That all said, resisting a dive into the microscopic world of the Oscars number game is impossible, especially for such a high-profile event. For the neurotic and mindless at heart – hopefully mostly correct predictions for what will happen later tonight:

Best Picture: The Big Short.

Why: The race for Best Picture usually follows one of two possible trajectories:

  1. Movie A sweeps awards circuit, guaranteed win.
  2. Movie A wins big awards (Golden Globe, BAFTA), but Movie B wins all the little guild awards (Producers Guild, Editors Guild, etc.). Movie B ends up triumphing.

This year´s race has given rise to a slight twist on the second trajectory, where Movie A (The Revenant) gets tons of nominations and the big awards, but Movie B and Movie C (Spotlight, The Big Short) have split the little awards. Movie A probably doesn’t have much of a chance, since its director just won last year for Birdman. As for Movie B and Movie C…well, the guilds split fairly evenly this year, with Spotlight winning the Screen Actors Guild and The Big Short the Producers and Editors. Producers and Editors have a better track record of predicting the eventual winner, so The Big Short has the edge. But Spotlight could still sneak in a victory. And if the “Give Leo the Oscar!” mania has completely swept over the Academy, The Revenant might get lucky…

Could WinSpotlight. Or The Revenant in a complete, John Kasich-like upset.

Best Director: Alejandro González Iñarritu, The Revenant

Why: The Academy has almost always followed the lead of the Directors Guild, which this year decided to make history and award the same dude two years in a row. The fact that the Academy doesn’t usually do this might hold over Iñarritu, but unless they choose to instead go for the virtual nonentity director of The Big Short, Adam McKay, Iñarritu looks set to win.

Could Win: Adam McKay, The Big Short. If Spotlight wins Picture, Tom McCarthy. Or even George Miller, the only other guy in this category who has a bit of a name to himself. Lenny Abrahamson of Room is the only one with absolutely no chance.

Best Actor: Leonardo DiCaprio, The Revenant. 

Why: Um, duh.

Could Win: Leonardo DiCaprio, I Finally Won an Oscar.

Best Actress: Brie Larson, Room

Why: Brie Larson is the other star who’s completely swept the awards circuit. (The first one is that guy who got attacked by that bear.) Virtually guaranteed.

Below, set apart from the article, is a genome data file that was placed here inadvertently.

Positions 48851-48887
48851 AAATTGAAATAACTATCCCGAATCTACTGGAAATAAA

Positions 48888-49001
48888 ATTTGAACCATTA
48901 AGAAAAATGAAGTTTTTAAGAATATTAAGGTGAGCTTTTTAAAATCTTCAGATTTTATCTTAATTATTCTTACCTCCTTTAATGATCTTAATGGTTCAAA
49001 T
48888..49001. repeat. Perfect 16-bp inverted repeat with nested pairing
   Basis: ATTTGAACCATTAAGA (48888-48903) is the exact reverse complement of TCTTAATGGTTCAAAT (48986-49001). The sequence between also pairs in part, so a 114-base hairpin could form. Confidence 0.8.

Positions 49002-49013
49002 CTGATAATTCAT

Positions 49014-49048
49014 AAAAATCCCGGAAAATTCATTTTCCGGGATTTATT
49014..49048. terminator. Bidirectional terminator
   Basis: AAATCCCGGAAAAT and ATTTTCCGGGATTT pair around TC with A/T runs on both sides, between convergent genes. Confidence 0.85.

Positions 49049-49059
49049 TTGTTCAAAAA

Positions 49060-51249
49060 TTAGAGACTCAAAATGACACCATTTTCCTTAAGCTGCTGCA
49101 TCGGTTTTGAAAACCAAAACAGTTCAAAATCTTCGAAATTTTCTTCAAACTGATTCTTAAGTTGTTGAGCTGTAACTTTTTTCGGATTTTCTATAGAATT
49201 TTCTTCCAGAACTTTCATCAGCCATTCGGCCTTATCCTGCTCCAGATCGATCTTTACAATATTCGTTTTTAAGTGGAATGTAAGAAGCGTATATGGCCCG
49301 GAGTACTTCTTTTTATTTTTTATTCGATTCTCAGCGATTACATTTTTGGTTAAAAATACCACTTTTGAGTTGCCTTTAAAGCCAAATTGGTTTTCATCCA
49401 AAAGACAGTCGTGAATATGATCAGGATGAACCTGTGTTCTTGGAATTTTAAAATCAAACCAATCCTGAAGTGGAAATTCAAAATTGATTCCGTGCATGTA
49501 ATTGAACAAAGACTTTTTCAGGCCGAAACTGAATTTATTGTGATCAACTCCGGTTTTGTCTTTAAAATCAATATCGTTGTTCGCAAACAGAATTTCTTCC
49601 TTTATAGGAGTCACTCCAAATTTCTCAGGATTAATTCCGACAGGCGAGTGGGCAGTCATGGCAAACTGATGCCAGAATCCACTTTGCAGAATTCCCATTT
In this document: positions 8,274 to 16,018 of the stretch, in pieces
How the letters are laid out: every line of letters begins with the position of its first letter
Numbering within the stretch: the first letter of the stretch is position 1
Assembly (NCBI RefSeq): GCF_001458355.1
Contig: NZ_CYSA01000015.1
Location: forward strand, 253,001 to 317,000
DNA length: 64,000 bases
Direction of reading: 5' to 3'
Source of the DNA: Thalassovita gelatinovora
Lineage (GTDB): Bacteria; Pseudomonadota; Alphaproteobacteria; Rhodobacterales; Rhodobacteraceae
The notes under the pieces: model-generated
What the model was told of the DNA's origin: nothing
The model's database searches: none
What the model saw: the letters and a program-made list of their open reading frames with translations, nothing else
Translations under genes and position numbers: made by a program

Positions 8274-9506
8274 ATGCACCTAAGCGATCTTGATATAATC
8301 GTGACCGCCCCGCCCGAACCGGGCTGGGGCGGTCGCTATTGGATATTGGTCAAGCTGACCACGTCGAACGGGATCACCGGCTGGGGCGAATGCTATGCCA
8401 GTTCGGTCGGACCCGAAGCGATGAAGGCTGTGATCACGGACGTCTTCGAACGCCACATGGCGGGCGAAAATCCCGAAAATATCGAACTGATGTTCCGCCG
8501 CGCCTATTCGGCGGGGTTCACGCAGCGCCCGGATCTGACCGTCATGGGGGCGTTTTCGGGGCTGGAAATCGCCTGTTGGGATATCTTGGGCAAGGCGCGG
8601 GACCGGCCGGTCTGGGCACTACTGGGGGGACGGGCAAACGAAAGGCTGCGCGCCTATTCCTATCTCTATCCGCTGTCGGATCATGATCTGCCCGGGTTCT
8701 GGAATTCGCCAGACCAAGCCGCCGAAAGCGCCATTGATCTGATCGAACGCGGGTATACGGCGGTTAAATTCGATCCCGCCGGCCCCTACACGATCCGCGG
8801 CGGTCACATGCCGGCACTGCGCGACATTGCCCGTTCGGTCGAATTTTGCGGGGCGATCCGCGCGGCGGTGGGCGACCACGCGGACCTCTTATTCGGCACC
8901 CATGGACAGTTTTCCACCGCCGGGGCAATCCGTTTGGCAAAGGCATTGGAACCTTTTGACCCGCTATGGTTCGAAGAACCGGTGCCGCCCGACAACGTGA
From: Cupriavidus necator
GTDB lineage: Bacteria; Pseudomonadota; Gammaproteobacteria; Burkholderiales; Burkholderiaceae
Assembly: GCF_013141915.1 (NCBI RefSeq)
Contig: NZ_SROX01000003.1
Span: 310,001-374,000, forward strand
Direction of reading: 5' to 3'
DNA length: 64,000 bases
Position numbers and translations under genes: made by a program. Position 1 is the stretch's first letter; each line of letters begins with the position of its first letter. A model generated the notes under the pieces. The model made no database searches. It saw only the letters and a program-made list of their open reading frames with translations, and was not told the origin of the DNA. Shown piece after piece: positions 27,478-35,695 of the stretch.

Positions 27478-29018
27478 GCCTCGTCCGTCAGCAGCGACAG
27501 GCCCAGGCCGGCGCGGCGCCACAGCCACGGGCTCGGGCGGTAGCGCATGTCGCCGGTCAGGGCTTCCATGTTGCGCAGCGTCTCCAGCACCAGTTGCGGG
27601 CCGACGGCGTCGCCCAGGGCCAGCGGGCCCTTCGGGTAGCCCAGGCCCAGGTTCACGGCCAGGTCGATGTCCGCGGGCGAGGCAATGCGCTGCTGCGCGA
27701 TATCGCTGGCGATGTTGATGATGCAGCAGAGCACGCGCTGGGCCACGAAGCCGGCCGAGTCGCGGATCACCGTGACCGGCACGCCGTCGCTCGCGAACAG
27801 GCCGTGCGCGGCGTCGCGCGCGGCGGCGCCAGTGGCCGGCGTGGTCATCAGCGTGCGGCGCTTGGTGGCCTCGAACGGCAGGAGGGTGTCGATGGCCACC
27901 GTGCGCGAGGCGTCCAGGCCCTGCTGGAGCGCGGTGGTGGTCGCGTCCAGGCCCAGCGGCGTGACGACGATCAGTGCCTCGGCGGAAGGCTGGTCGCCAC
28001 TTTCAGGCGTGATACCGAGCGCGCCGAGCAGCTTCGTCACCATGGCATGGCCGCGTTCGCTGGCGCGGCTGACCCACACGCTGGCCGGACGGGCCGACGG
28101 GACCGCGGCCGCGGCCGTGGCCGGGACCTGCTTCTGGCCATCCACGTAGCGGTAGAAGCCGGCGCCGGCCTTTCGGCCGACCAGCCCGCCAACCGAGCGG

Could Win: Nobody. Larson or naught.

Best Supporting Actor: Sylvester Stallone, Creed

Why: Step aside, Daniel Radcliffe, Vin Diesel – when it comes to sustaining entire film careers on one role or idea, Sylvester Stallone’s easily got you both beat. 40 years of Rocky and Rambo has brought Stallone some acclaim (two Oscar nominations way back in the good ol’ 70s)…and a lot more flak. 20 Razzie Award nominations, after all, is no small feat. But his latest turn in Creed as a decrepit Rocky Balboa (who else?) seems to be making waves – both the Critics’ Choice and Golden Globes saw fit to recognize him. This race is less clearly defined than the others, since many groups did not even nominate Stallone and instead recognized the un-nominated Idris Elba. But Stallone has so far managed to win the nod of every major award organization that’s chosen to consider him. All he needs to do now is give a good shout-out to Adrian in his acceptance speech.

Could Win: Mark Rylance, since he won the BAFTA. Or if the Academy likes The Big Short a lot, mayyyybe Christian Bale.

Best Supporting Actress: Alicia Vikander, The Danish Girl

Why: Kate Winslet and Alicia Vikander have split the pre-Oscar awards for this one, with Kate Winslet taking the biggies (Golden Globe, BAFTA) and Vikander digging out the rest (Screen Actors Guild, Critics’ Choice). Vikander probably has a slight advantage, since Winslet has won before, the Screen Actors Guild has a nice track record (remember 2013, when Jennifer Lawrence won the Globe and the BAFTA, but Lupita Nyong’o won both the Screen Actors Guild and the Oscar), and The Danish Girl has an LGBT factor Steve Jobs doesn’t.

It’s also worth noting that Vikander has been getting recognition for two roles this year, both in The Danish Girl and as Ava in Ex Machina. Whenever she’s been nominated as a supporting actress for The Danish Girl (the Golden Globes and BAFTA chose to recognize it as a leading role, where Brie Larson was already clearing the field), she’s never lost. In fact, both of Winslet’s victories came over Vikander’s role in Ex Machinanot The Danish Girl. So Vikander it is.

Could Win: Kate Winslet.

Best Original Screenplay: Spotlight

Why: It’s a critics’ darling that’s swept all the writing awards this past month. What’s not to like?

Could Win: Zilch.

Best Adapted Screenplay: The Big Short

Why: Another critics’ darling that’s swept the awards. Not much to see here.